Let’s Meet Them at the Corner Flag: Living a Life of Thankfulness

I watch soccer, one of my favorite pastimes during downtime. I’m a season ticket holder for the Colorado Rapids, Everton supporter, and just an all-around lover of the game.

Yet, one aspect of soccer always bothers me. And no, it’s not “they don’t use their hands so it’s not a real sport” beef, or the “0-0 scores are un-American.” It’s the same thing that bothers me in other sports:

If someone scores, they act like they were the only one involved. 

You see it in American football. A running back makes a great play for a touchdown, and they stand in the spotlight.

A basketball player dunks offs an alley-oop, then stands on the endline, arms crossed like a boss.

A striker scores off a sweet cross from a player on the wing then run to the corner flag to receive all the adulation from the fans.

And so on.

The truth extends into all of life. Any of us who believe we are ‘self-made’ are deceiving themselves. Someone came along in your life to help you. Even enemies that may assail you taught you something about how not to live and behave. And don’t forget that God is the one that gives you 25,000 breaths every day.

If someone has helped you along, thank Jesus for His good gift to you (James 1:17). Then, in soccer speak, meet the one who helped you over at the corner flag and celebrate with them!

We’re all in this together!


Spurgeon on Preaching on Social Issues

Pastors have often felt hamstrung over the last fifty years in the United States due to the the Johnson Amendment (named after the Lyndon Johnson Administration, but is known in the Internal Revenue Code as “The Restriction of Political Campaign Intervention by Section 501(c)(3), which says the following:

“Under the Internal Revenue Code, all section 501(c)(3) organizations are absolutely prohibited from directly or indirectly participating in, or intervening in, any political campaign on behalf of (or in opposition to) any candidate for elective public office. Contributions to political campaign funds or public statements of position (verbal or written) made on behalf of the organization in favor of or in opposition to any candidate for public office clearly violate the prohibition against political campaign activity.  Violating this prohibition may result in denial or revocation of tax-exempt status and the imposition of certain excise taxes.”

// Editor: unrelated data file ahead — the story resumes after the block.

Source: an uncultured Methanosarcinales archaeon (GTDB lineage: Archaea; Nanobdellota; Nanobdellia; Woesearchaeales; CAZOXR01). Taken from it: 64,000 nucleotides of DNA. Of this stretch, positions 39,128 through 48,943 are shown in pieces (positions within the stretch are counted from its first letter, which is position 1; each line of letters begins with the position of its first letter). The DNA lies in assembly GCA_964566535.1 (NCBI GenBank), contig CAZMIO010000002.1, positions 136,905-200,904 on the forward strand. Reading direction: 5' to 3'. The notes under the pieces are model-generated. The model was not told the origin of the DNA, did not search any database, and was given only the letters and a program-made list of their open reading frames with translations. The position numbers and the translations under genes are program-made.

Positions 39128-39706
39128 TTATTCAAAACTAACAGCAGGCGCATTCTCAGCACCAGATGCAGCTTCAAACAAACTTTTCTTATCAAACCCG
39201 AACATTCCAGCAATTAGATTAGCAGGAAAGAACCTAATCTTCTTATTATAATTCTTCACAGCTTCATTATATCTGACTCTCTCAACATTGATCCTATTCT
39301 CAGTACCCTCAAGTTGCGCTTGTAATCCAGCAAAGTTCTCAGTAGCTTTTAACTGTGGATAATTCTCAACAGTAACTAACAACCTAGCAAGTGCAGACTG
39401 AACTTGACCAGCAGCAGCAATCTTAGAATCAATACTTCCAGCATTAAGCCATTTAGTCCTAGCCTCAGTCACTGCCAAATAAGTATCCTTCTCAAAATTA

One must realize that this is speaking about candidating for or against a political candidate, not issue. Even so, some are so afraid of losing tax exempt status that they feel the road to hoe is to stay away from political issues altogether.

I thought of this when I came across a quote from an 1879 sermon by Charles Haddon Spurgeon (1834-1892), who was not encumbered by this law, since he lived in Great Britain.

I desire to speak of these things as before God in all sincerity and simplicity. I know it is impossible to touch upon such a subject without being suspected of political bias, but I can truly declare that from all such partiality I desire to be freed so that I may not speak as a partisan, but as the servant of the living God. Calmly and solemnly would I speak words of soberness and truth and justice; it is a burden to my heart to speak a hard word of my own beloved country, and if I seem to do so it is not in wantonness, but because of a pressure upon my conscience which will not let me be silent.[1]

Pastors often get accused of being political when addressing a social issue in the midst of preaching from the Scriptures. Yet, we must realize that the Scriptures deal with every day issues (sins, even) that come about when addressing being rescued from brokenness and rescued to Jesus. Our aim is to speak not as political partisans, but as servants of the living God. Jesus spoke about the social ills of the culture, but also preached about helping physically and spiritually to rescue (see Matthew 25:31-46).

Let’s not be silent!

[1]Spurgeon, MTP 25:1483